Entendiendo a la arquitectura como un dispositivo capaz de registrar lo que ocurre en ella, Forensic Architecture -la oficina de Eyal Weizman- busca reconstruir los hechos históricos a partir de evidencias físicas o materiales. En su último libro, The Conflict Shoreline, Weizman extiende estos análisis a los conflictos sobre el territorio, reconstruyendo la historia de las comunidades beduinas expulsadas del desierto de Negev a partir de las trazas que ellas dejaban sobre el suelo. Understanding architecture as a device capable of recording what occurs in it, Forensic Architecture -Eyal Weizman’s practice- seeks to reconstruct historical facts from physical or material evidence. In his latest book, The Conflict Shoreline, Weizman extends these analyzes to conflicts over territory, reconstructing the history of Bedouin communities expelled from the Negev desert based on the traces they left on the ground.
The SAGE Handbook of 21st Century City. 2017, p630-652.
Forensic Architecture: Political Practice, Activism, Aesthetics Eyal Weizman Forensic architects deal, in the words of one practitioner, with ‘the application of architectural facts to legal problems.’ These facts are the [...]
Political ethics., Political violence -- Moral and ethical aspects., Multinational armed forces -- Moral and ethical aspects., and International relations -- Moral and ethical aspects.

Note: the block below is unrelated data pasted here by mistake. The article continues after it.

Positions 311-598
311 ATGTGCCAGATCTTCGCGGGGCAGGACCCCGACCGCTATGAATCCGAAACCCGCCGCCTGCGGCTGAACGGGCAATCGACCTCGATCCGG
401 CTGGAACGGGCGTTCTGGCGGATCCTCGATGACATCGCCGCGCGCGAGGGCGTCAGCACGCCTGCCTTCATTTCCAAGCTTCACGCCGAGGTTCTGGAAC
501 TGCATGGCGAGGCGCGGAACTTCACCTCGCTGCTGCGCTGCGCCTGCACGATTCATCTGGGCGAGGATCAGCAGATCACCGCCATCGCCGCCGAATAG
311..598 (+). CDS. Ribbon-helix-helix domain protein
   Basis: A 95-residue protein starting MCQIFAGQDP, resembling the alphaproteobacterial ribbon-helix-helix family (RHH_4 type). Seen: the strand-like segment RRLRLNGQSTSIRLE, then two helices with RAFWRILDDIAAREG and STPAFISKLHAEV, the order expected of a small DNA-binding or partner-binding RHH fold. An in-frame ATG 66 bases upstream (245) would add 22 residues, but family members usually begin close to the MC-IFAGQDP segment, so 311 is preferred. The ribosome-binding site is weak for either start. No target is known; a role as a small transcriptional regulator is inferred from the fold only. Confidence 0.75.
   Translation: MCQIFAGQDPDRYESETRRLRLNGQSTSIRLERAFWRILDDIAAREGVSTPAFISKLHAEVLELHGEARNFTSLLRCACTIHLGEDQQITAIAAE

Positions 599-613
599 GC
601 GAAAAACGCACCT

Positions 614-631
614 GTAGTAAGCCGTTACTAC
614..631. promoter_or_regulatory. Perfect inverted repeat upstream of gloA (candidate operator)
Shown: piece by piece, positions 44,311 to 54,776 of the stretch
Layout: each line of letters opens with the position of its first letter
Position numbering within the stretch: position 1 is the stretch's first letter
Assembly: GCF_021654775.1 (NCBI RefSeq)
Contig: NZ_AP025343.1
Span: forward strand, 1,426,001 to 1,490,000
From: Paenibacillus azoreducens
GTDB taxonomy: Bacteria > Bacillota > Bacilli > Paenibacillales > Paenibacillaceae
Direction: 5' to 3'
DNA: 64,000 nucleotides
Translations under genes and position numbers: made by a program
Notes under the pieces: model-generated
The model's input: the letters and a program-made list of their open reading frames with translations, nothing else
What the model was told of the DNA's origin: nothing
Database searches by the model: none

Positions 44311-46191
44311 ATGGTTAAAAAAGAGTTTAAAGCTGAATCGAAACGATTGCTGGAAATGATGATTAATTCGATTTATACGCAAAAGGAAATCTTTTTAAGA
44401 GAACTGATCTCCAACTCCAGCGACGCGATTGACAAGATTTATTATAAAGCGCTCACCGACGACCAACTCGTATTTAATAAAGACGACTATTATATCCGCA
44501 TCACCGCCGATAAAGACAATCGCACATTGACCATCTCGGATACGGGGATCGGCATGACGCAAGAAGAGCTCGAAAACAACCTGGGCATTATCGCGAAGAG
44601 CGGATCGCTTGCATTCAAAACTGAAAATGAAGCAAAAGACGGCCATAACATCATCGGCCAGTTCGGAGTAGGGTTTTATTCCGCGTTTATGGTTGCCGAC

The principle of the lesser evil -- the acceptability of pursuing one exceptional course of action in order to prevent a greater injustice -- has long been a cornerstone of Western ethical philosophy. From its roots in classical ethics and Christian theology, to Hannah Arendt's exploration of the work of the Jewish Councils during the Nazi regime, the author explores its development in three key transformations of the problem: the defining intervention of Medecins Sans Frontisres in mid-1980s in Ethiopia ; the separation wall in Israel-Palestine ; and international and human rights law in Bosnia, Gaza and Iraq. Drawing on a wealth of new research, the author charts the latest manifestation of this age-old idea. In doing so he shows how military and political intervention acquired a new humanitarian acceptability and legality in the late twentieth and early twenty-first centuries. -- Publisher description.